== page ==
Step 1. Choose your text & chunk it. (Look, I hate the word chunk as much as the next person, but it’s like, what else are we going to say, nuggetize?) In any case, I chose some texts from Project Gutenberg and copied them into separate .txt files. (Maybe don’t choose a long-winded writer.) I ran a script over them to split them up by sentence and mark sentences longer than 140 characters. (Link to chunking script.) There are other scripts to break up long sentences intelligently, but I wanted to exert some editorial control over where the splits occurred in the texts, so the script I wrote writes ‘SPLIT’ next to long sentences to alert me as I went over the ~600 lines by hand. I copied my chunked texts into one .txt file and marked the beginnings and ends of each individual text. (Link to the finalized .txt file.)

Mechanical Poe literary twitter bot
Baby’s first Twitter bot. Tweets Poe hourly, except when it doesn’t.

Step 2. Set up your Twitter developer credentials. Set up your bot’s account, then get into the Applications manager and create a new app. Click the Keys and Access Tokens tab. You’ll see it already gave you a Consumer Key and Consumer Secret right off the bat. Scroll down to create a new Access Token.

Step 3. Configure script. You’ll have to install Tweepy, which takes advantage of the Twitter API using Python. Now take a look at this super-simple 27-line script I wrote based on a few other scripts elsewhere. This script is also on my Github:

#!/usr/bin/env python
# -*- coding: utf-8 -*-

# by robincamille - for mechnicalpoe

# Tweets a .txt file line by line, waiting an hour between each tweet.
# Must be running all the time, e.g. on a Raspberry Pi, but would be better
# if rewritten to run as a cron task.

import tweepy, time

#Twitter credentials
CONSUMER_KEY = 'xxxxxxxxxxxxxxx'
CONSUMER_SECRET = 'xxxxxxxxxxxxxxx'
ACCESS_KEY = 'xxxxxxxxxxxxxxx'
ACCESS_SECRET = 'xxxxxxxxxxxxxxx'
auth = tweepy.OAuthHandler(CONSUMER_KEY, CONSUMER_SECRET)
auth.set_access_token(ACCESS_KEY, ACCESS_SECRET)
api = tweepy.API(auth)

#File the bot will tweet from

#Tweet a line every hour
for line in f:
     print line
     time.sleep(3600) #Sleep for 1 hour</code>

You’ll see that it takes a line from my .txt file, tweets it, and then waits for 3600 seconds (one hour). Fill in your developer credentials, make any changes to the filename and anything else your heart desires.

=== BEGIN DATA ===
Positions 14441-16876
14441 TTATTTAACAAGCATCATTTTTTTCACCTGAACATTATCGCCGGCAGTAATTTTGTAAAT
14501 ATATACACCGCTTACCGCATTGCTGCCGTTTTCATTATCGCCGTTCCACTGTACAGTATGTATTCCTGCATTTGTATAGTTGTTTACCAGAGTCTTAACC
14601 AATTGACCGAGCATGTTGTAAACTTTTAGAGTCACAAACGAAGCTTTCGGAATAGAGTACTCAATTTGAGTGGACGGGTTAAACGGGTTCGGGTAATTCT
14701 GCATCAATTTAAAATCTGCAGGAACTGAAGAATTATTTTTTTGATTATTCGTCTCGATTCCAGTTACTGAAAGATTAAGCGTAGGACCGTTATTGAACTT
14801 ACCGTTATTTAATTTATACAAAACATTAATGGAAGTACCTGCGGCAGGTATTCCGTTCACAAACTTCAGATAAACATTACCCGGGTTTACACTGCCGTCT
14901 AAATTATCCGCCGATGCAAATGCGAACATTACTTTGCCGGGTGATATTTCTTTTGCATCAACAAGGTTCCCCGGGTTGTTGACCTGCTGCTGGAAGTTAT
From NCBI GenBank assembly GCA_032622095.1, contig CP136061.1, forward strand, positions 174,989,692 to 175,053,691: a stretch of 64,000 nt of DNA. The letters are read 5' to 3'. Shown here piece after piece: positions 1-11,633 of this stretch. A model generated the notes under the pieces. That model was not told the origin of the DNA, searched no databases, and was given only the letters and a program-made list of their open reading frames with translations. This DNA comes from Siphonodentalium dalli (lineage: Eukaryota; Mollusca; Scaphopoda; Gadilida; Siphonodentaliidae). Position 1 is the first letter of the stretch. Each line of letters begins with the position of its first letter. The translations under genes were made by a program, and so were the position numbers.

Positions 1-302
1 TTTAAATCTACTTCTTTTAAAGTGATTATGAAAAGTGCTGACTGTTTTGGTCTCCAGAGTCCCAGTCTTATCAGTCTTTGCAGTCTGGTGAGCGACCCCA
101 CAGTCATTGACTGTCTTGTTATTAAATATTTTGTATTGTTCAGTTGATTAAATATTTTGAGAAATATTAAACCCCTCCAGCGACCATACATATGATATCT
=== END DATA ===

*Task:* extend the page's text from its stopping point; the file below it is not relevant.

Step 4. Run script! You’ll notice that this script must always be running—that is, an IDLE window must always be open running it, or a command line window (to run in Terminal, simply write python, or whatever your filename is). A smarter way would be to run a cron task every hour, and you should probably do that instead, but that requires rewriting the last part of the script. For me, MechanicalPoe runs on my Raspberry Pi, and it’s pretty much the only thing that’s doing now, so it’s fine for it to be running that script 24/7.

This is how Edgar Allan Poe lives on... Note the lovely 3D-printed case made for me by pal Jeff Ginger
This is how Edgar Allan Poe lives on… Note the lovely 3D-printed case made for me by pal Jeff Ginger

Gotchas. So you might encounter some silly text formatting stuff, like encoding errors for quotation marks (but probably not, since the script declares itself UTF-8). You might also make a boo-boo like I did and miss a SPLIT (below) or try to tweet an empty line (you’ll get an error message, “Missing stats”). Also, if you choose a poet like Poe whose lines repeat themselves, Twitter will give you a “Status is a duplicate” error message. I don’t know how long you have to wait to post, but that’s why there are gaps in Mechanical Poe’s Twitter record. The script I wrote is too simple to handle this error elegantly. It just crashes, and when you restart it, you’ll have to specify for line in f[125:]: (whatever line it is in your text file, minus 1) to start there instead.